group home. I knew there was so much about me that still needed to
change, I wanted to be a better mother, wife, sister, and friend. I
sought to change my thoughts and behaviors using techniques from
cognitive and dialectical behavioral therapy. I began treatment in
2015 and still to this day see the same psychiatrist and remained on
medication. As I grew that year, I wanted to help others do the same.
At age 29 I registered for college at Post University, a university
where I am from in Connecticut. I began to study psychology and for
the first time in my life, I truly felt I found my purpose. When I
was younger, I struggled academically in school. I attribute this to
not attending enough and not being on the right medications. The
first year at Post was the hardest, I had to push myself while
receiving a lot of extra help from my professor’s and the
disability department. However, by the second year at Post, I began
to see my intelligence, my strengths in writing, and my ability to
persevere through any challenges that stood in my way. Competing in
my undergrad with a 3.4 GPA was a major accomplishment in my life.
Before graduation I started applying for graduate schools. I knew
there was a possibility I would not get in, to be honest, I have a
background that may hinder me, and I knew this. However, I applied to
the University of St. Thomas and was one of the forty accepted into
their program. I just completed my first semester there with all A’s
in my classes; I have a 4.0 GPA. I intend on pursuing my doctorate in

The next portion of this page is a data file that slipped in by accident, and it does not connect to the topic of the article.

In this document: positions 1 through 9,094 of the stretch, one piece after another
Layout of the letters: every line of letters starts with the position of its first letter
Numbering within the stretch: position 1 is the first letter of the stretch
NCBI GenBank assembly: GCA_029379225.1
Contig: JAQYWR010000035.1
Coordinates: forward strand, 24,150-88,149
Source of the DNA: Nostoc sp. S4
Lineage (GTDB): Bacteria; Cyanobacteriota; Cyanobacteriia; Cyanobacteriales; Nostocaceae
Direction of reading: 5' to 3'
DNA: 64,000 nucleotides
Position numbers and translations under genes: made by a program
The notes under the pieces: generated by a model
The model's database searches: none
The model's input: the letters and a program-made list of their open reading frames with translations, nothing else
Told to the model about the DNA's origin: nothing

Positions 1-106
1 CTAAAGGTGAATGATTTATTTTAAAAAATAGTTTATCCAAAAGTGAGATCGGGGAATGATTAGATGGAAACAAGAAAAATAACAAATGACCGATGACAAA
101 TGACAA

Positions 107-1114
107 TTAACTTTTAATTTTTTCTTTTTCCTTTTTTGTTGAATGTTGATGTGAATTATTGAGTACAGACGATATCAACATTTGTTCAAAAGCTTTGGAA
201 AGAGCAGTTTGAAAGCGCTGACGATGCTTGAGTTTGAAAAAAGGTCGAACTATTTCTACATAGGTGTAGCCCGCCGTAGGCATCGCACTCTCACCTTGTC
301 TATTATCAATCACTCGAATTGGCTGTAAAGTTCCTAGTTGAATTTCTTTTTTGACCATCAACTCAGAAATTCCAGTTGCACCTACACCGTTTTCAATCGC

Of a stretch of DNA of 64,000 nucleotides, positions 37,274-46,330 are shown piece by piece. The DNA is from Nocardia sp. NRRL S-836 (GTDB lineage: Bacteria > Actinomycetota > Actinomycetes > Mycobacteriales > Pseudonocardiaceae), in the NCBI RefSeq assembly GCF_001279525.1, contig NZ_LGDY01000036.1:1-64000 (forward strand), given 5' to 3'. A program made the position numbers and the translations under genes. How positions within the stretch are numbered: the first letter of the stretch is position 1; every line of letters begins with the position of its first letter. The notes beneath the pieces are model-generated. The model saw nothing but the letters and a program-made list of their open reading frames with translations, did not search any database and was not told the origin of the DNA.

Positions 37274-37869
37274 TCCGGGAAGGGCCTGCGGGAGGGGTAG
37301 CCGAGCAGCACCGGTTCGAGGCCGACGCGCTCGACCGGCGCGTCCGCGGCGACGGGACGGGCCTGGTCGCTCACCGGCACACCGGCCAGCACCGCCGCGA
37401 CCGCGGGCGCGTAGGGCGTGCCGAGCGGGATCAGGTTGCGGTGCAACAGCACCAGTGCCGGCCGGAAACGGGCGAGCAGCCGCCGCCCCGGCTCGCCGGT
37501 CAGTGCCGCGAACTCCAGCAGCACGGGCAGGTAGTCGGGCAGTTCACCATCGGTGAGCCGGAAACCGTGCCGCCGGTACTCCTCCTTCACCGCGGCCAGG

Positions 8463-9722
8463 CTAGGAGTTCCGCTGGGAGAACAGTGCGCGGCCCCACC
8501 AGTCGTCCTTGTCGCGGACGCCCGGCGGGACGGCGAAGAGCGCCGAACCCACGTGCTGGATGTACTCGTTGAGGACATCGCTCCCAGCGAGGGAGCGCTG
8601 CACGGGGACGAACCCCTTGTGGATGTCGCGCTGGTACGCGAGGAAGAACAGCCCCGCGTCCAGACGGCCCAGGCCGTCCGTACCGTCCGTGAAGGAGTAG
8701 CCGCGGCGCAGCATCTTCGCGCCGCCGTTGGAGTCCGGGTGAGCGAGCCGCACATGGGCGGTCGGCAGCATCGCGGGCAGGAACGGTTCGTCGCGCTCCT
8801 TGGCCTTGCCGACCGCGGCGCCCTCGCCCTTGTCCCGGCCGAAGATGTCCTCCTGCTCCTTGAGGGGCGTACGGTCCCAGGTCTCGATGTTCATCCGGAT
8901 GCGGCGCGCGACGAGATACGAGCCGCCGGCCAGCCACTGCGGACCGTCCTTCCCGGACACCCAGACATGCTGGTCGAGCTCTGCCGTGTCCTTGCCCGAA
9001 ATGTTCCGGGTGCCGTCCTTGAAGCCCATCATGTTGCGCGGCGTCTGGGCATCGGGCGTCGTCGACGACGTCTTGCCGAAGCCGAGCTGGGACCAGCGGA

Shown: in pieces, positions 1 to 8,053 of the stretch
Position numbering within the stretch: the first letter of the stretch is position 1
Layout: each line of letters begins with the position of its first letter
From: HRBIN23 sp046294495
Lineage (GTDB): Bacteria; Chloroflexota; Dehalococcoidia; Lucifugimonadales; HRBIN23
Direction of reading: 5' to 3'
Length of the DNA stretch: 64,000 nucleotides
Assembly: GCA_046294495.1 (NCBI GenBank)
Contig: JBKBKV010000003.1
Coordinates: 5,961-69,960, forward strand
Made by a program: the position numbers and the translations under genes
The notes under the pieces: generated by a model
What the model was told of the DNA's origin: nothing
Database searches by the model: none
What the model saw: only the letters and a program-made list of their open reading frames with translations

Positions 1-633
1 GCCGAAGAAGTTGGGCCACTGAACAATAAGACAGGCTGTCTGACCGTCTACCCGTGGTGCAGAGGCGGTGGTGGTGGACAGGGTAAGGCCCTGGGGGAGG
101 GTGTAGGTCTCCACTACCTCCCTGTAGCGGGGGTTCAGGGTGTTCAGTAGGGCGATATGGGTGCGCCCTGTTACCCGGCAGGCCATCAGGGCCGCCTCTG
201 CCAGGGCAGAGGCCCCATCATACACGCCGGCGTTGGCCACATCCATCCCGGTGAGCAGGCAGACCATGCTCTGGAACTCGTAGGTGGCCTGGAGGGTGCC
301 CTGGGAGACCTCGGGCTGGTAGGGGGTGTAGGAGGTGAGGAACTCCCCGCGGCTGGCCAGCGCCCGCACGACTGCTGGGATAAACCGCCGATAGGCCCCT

psychology and will be taking classes this summer to prepare me for
it. I have overcome so much in my life; abuse and trauma in
childhood, foster care, addictions, incarcerations, homelessness, and
mental illness. I know I can help other people overcome their
adversity as well. The theory of existentialism is founded on the
idea that our past does not define our future, that we can make
choices today that impact our lives tomorrow. Existential therapy
will be my foundation, I will build my non-profit helping one person
at a time. I will share my story with others to help them find hope;
hope in something different for tomorrow. I will impact society by
helping the ones who need it the most. I believe there is a purpose
in pain, a strength can be found in all of us. I want to help others
discover their strengths, purpose, and resilience. I currently run a
blog, www.grace2fight, where I have posted my journey of living with
bipolar disorder, I also run social media platforms to spread hope
and encouragement. I volunteer for the National Alliance for Mental
Illness (NAMI), I also volunteer at group homes with at-risk foster
youth; I share with them the mistakes I have made and how much easier
my life would have been had I just stayed on the right path; I could
have done so much more. I also go into the local rehabs in Houston,
in addition to the prisons to share my recovery story and show them
that anything is possible. I am a student, a wife to an incredible,
supportive husband and a mother to eight amazing children. I am
Jessica Rodriguez, and this is my story
.


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Addiction Awareness Scholarship Campaign 2020 - My Story